This is the time of year when Queen Anne’s Lace flowers in drifts of white across the open fields and along the roadsides of the Berkshires. An immigrant from Europe, this biennial was supposedly named for Queen Anne of Great Britain. The pinpoint of purply red at the center of each white flower is said to represent the droplet of blood left by Queen Anne when she pricked herself making lace. It’s a pretty name, in any case, and a nice story, and I hope nothing is taken away from the romance of it to report that the “droplet of blood” is actually a pigment called anthocyanin which acts as an insect magnet.
Queen Anne’s Lace (Daucus carota) is also called “Wild Carrot” and is considered by many to be edible in its first year of life. The Romans ate it as a vegetable and the American Colonists boiled the taproots in wine. Its sugar content is second only to that of the beet among root vegetables, and it’s been used as a sweetener in various cultures around the world. I mention this not to suggest you immediately start working Queen Anne’s Lace into your diet (in fact several similar-looking plants are quite poisonous), but as a way of trying to mitigate the plant’s designation as an invasive and “noxious” weed.
It’s true that it isn’t native to this country and that its tiny seeds, spread by the wind, root quickly across the uncultivated landscape. But some animals have benefitted from its arrival, caterpillars of the Eastern Black Swallowtail butterfly eat the leaves, while bees drink its nectar. And what could be prettier than a bank of Queen Anne’s Lace growing wild along a country lane? To my mind this common wildflower with its fern-like fronds and frothy, intricate flower heads is as beautiful as the most prized perennial. The great American poet William Carlos Williams appears to have felt the same way. Here’s a poem of his on the subject.QUEEN ANNE’S LACE Her body is not so white as anemone petals nor so smooth—nor so remote a thing. It is a field of the wild carrot taking the field by force; the grass does not raise above it. Here is no question of whiteness, white as can be, with a purple mole at the center of each flower. Each flower is a hand’s span of her whiteness. Wherever his hand has lain there is a tiny purple blemish. Each part is a blossom under his touch to which the fibres of her being stem one by one, each to its end, until the whole field is a white desire, empty, a single stem, a cluster, flower by flower, a pious wish to whiteness gone over— or nothing.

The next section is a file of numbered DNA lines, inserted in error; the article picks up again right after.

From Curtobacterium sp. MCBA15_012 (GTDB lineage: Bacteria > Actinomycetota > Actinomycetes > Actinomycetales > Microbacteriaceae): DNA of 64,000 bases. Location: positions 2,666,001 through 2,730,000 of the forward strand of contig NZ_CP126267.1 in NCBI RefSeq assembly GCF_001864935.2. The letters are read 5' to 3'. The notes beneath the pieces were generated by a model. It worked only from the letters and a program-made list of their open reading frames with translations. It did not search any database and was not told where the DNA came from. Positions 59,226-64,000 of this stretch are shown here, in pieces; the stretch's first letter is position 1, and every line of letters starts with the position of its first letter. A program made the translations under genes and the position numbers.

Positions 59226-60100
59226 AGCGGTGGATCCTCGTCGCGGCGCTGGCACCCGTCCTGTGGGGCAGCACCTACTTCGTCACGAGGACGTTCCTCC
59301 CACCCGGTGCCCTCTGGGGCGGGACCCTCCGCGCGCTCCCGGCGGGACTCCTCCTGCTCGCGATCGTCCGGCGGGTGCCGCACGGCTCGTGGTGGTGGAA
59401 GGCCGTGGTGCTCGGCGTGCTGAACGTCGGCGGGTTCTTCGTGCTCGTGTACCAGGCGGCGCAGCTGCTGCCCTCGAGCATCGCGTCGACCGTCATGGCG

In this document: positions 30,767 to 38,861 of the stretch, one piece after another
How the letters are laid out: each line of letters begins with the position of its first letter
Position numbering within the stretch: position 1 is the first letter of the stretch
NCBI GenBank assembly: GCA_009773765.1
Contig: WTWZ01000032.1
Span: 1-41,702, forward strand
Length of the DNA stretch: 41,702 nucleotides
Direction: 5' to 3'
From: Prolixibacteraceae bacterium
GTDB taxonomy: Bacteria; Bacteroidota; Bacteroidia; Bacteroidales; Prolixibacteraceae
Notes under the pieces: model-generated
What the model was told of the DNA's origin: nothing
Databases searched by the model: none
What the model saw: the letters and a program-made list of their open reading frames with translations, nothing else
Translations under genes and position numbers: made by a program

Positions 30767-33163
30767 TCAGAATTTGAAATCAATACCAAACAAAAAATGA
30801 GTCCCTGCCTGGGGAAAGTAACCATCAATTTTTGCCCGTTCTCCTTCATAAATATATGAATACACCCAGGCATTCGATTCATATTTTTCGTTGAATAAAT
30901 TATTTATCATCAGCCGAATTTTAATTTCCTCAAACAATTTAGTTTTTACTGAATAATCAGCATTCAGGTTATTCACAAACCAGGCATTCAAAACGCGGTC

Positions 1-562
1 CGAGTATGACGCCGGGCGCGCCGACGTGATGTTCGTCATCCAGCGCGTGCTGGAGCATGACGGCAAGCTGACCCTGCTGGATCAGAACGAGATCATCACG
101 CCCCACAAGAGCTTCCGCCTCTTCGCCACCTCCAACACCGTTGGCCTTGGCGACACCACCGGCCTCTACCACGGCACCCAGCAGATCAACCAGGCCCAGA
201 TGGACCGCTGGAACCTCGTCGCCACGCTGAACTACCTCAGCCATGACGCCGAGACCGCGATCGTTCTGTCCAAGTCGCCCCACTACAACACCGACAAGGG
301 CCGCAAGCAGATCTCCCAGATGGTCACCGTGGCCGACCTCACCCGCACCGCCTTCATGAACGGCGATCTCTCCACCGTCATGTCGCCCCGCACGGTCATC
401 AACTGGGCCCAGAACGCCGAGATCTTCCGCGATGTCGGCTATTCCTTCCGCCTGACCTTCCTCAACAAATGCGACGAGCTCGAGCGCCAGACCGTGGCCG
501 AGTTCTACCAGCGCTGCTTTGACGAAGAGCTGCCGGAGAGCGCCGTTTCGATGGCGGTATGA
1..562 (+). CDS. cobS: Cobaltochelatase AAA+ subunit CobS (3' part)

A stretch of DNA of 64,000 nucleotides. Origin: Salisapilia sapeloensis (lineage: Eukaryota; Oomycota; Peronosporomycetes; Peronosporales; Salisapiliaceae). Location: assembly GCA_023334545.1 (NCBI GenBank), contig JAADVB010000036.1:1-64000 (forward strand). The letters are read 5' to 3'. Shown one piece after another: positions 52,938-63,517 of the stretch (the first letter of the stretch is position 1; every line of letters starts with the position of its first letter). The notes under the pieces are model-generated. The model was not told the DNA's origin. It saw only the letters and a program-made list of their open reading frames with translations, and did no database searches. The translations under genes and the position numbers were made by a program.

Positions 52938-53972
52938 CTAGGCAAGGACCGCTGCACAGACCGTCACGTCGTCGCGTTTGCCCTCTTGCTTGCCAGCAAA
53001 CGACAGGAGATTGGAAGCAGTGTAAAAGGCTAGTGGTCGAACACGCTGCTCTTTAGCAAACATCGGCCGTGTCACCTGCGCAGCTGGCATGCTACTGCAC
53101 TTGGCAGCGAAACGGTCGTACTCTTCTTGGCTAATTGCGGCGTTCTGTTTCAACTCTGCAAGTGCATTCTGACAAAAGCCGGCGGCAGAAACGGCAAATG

For more poems by William Carlos Williams please visit: http://www.poets.org/poetsorg/poet/william-carlos-williams